Anyway, they don't regulate success, they regulate anti-competitive behaviour. Having a 100% market share is a tell-tale sign of anti-competitive behaviour, but it's not anti-competitive in and of itself: You've got to figure out why they run the market. Are they just that great, or are they stepping on their fledgling competition.
This is why the EU goes after things like Windows Media player, and not just the prevalence of Windows itself.

In the words of everyone under 30: It's not the market share that counts, it's how you use it.

Reply Parent Score: 3

RE[2]: The monopoly continues
by ronaldst on Thu 21st Sep 2006 17:37 in reply to "RE: The monopoly continues"
ronaldst Member since:
2005-06-29

And relying on politicians they will. http://www.windowsitpro.com/Article/ArticleID/93590/93590.html

The circus must go on!

Reply Parent Score: 1

RE[2]: The monopoly continues
by proftv on Thu 21st Sep 2006 17:39 in reply to "RE: The monopoly continues"
proftv Member since:
2006-01-01

"The question of ever getting real competition again should be decided by the marketplace and innovation...not by politicians."

I think you may need to do a little more research into the the history of monopoly and it's detriment on innovation. I'm all for the free market but it is not perfect in of itself. It is governed by laws to protect the consumer and businesses alike from unfair and anticompetitive business practices which eventually lead to monopoly. Microsoft is guilty of these practices and have been ruled many times to be a monopoly. They don't sustain dominance through innovation, they sustain it through monopoly. The best way to break that cycle is to hold them to the law. Too bad our corrupt government can't do that anymore.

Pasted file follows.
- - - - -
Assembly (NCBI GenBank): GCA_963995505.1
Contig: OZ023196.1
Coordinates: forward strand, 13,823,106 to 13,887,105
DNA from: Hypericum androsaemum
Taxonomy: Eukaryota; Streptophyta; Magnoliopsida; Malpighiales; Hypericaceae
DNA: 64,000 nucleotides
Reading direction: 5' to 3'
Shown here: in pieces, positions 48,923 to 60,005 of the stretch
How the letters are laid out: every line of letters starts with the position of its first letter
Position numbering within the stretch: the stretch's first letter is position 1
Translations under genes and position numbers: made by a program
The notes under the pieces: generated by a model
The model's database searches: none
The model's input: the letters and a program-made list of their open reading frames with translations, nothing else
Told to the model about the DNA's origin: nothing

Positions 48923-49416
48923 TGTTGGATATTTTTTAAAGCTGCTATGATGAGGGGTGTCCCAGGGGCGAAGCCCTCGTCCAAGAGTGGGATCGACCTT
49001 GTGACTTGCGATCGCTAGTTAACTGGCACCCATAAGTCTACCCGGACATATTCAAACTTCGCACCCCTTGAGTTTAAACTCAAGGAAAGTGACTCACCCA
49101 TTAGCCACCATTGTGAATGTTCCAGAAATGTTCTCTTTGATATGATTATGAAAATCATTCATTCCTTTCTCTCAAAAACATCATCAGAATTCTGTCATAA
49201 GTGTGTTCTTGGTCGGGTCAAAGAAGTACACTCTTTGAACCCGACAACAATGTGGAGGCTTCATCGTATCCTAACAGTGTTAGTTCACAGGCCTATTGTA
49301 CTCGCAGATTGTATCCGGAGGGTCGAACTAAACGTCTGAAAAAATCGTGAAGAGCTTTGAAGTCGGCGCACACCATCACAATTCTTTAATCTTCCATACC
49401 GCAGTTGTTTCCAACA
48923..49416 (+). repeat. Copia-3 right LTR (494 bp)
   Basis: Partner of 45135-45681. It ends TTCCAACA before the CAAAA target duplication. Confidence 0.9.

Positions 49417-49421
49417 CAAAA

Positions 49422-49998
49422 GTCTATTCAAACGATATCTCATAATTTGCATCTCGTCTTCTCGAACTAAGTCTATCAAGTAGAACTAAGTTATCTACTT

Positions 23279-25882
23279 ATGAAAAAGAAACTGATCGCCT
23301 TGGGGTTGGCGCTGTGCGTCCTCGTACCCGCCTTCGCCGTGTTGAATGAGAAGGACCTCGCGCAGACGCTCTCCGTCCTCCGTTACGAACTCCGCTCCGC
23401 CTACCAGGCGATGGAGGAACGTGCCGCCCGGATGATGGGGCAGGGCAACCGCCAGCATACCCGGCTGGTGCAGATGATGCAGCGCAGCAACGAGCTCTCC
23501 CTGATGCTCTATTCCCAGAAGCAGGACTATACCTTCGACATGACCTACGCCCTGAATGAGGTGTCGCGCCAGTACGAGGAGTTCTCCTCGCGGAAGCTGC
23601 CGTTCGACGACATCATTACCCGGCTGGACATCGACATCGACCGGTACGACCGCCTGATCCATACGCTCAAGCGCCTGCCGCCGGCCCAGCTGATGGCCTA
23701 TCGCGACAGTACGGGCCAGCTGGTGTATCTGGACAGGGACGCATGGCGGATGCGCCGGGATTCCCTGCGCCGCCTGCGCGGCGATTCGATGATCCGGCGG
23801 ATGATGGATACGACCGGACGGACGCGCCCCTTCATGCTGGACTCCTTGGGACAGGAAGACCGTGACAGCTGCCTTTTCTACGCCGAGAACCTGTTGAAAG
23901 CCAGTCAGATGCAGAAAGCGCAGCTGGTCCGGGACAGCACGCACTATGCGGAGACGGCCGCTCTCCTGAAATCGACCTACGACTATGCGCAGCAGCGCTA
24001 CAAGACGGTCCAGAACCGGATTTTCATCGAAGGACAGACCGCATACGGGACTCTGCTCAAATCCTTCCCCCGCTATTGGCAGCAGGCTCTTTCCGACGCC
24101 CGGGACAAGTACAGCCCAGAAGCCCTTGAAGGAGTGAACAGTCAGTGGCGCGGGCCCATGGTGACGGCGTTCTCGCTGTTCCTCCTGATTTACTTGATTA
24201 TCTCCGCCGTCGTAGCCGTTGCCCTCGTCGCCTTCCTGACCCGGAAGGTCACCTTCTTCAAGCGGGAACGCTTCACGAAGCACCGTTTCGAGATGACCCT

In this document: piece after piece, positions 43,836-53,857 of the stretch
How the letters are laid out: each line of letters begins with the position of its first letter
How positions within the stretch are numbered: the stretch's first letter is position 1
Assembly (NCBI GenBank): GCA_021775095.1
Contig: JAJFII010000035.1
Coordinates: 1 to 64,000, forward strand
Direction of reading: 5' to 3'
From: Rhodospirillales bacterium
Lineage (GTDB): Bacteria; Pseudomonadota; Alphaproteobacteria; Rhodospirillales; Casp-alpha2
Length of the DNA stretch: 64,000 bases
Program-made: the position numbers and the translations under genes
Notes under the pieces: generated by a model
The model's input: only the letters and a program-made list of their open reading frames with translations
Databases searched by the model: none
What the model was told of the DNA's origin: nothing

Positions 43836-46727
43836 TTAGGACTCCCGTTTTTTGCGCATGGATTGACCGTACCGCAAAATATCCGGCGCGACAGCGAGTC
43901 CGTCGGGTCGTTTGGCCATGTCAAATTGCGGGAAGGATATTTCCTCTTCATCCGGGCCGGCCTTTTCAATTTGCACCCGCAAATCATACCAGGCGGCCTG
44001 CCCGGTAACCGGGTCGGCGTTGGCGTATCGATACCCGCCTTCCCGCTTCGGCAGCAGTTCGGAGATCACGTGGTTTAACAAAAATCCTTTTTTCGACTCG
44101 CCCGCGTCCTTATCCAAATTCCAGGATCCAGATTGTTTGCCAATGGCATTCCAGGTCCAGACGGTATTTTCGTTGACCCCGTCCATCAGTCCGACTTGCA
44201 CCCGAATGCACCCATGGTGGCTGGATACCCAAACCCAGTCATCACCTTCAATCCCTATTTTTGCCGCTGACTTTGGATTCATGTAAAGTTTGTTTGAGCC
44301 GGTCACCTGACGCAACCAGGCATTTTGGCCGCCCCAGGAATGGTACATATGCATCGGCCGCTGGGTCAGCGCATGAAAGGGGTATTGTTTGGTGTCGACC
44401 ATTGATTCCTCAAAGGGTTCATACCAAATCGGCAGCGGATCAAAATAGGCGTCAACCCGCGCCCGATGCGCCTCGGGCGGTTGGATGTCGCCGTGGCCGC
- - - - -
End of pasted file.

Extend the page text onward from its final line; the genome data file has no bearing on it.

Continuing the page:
Reply Parent Score: 1

RE[2]: The monopoly continues
by nalf38 on Thu 21st Sep 2006 19:48 in reply to "RE: The monopoly continues"
nalf38 Member since:
2006-09-01

"The question of ever getting real competition again should be decided by the marketplace and innovation...not by politicians."

Big disagreement on that one. For one, marketplace and innovation do not necessarily go hand in hand. Second, history tells us the exact opposite. Without monopoly busting by the government, we'd still be buying crappy phone service from Ma Bell along with their overpriced long-distance service. There would be no MCI, Sprint, or any other long-distance company you can think of.